To process a stimulus as a holistic entity, the human brain must be able to conjoin its different features. Previous evidence suggests that this ability emerges during the first months of life, implying its considerable dependence on postnatal development. We recorded human newborn (1-3 days of age) electrical brain responses to frequently occurring (standard) sounds and to rarely occurring (deviant) sounds in a series. Responses to deviants differed from those to standards despite the fact that only the combination of sound frequency and intensity could be used as a cue for discriminating between these sound types. Our finding suggests that the human brain is ready for auditory feature binding very soon after birth.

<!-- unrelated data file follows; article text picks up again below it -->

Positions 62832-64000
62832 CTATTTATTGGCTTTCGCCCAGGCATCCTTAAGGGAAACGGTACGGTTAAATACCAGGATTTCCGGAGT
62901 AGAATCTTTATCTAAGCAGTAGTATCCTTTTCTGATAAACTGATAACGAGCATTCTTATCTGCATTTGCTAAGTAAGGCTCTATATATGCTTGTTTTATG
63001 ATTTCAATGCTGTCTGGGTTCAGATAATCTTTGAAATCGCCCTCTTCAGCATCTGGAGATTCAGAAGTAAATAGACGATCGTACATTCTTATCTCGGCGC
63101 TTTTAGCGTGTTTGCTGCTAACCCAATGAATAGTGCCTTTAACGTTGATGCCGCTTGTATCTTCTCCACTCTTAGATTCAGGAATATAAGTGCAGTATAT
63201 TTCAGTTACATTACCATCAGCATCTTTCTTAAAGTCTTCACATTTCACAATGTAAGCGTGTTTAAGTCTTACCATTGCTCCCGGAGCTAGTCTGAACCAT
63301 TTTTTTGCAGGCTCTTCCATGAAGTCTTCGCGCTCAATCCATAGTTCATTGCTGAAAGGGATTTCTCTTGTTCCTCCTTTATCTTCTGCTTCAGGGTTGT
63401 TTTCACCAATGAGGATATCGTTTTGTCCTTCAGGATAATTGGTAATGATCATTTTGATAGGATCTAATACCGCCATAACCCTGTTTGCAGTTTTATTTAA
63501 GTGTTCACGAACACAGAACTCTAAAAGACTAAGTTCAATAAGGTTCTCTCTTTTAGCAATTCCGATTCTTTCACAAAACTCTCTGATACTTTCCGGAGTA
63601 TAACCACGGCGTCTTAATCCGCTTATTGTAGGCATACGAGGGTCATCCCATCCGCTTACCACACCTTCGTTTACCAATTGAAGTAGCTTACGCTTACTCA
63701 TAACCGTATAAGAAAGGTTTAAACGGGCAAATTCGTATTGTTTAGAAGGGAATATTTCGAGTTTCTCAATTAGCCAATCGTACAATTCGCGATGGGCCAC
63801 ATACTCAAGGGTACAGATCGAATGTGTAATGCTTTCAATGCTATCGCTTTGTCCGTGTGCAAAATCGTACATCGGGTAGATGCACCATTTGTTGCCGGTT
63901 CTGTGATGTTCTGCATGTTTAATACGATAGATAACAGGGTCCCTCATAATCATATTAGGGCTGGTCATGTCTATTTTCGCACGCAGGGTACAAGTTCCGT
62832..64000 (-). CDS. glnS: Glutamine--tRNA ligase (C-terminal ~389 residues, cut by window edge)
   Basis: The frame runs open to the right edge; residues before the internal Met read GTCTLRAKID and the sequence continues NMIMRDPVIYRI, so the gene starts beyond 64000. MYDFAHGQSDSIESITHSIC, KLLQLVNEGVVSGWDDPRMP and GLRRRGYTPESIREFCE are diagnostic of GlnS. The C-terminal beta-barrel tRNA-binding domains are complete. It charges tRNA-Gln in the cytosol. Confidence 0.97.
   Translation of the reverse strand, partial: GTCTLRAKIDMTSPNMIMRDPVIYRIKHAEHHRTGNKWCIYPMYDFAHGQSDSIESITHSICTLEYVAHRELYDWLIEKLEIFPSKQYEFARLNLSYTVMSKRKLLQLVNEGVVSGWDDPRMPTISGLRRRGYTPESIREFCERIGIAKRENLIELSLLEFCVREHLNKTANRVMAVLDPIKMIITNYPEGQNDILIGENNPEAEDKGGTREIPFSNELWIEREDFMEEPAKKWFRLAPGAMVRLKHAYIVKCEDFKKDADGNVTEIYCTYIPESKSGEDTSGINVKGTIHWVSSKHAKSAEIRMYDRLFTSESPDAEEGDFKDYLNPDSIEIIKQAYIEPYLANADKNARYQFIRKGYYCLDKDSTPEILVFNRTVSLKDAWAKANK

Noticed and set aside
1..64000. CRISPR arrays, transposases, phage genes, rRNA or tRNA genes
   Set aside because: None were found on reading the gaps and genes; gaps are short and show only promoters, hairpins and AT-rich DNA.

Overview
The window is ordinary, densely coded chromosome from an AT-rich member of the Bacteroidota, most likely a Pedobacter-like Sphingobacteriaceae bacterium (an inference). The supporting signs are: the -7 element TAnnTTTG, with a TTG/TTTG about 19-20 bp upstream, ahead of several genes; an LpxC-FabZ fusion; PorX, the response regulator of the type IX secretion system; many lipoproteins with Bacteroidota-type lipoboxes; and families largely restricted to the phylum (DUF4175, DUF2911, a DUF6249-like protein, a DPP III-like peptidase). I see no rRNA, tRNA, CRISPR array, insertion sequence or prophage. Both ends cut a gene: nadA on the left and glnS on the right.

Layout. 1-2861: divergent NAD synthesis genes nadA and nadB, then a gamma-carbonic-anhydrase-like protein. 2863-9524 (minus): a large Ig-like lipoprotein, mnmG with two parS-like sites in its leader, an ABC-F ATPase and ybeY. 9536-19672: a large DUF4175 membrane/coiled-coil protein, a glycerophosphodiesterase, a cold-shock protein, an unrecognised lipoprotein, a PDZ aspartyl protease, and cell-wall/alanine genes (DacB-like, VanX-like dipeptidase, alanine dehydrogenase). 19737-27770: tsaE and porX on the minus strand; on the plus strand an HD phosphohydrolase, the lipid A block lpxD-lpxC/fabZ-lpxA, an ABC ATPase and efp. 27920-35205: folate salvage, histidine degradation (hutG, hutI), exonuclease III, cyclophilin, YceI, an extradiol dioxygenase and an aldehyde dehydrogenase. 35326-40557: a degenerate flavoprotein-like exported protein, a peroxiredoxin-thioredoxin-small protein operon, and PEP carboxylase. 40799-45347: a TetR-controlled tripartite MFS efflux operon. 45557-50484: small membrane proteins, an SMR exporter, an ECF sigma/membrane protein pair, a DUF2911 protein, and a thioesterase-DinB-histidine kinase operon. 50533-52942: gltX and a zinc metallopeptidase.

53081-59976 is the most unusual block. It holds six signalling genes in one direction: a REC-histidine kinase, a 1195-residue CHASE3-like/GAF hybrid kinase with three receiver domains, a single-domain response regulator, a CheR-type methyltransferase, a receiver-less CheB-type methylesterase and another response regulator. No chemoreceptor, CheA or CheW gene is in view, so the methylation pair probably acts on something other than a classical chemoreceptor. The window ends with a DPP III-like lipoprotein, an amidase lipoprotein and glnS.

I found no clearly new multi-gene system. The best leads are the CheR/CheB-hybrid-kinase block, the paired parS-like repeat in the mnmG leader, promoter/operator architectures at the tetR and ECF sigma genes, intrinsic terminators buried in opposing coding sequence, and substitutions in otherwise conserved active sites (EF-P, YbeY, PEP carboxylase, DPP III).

|Publication status||Published - 2003|
Subject classification (UKÄ)
- event-related potential
- change detection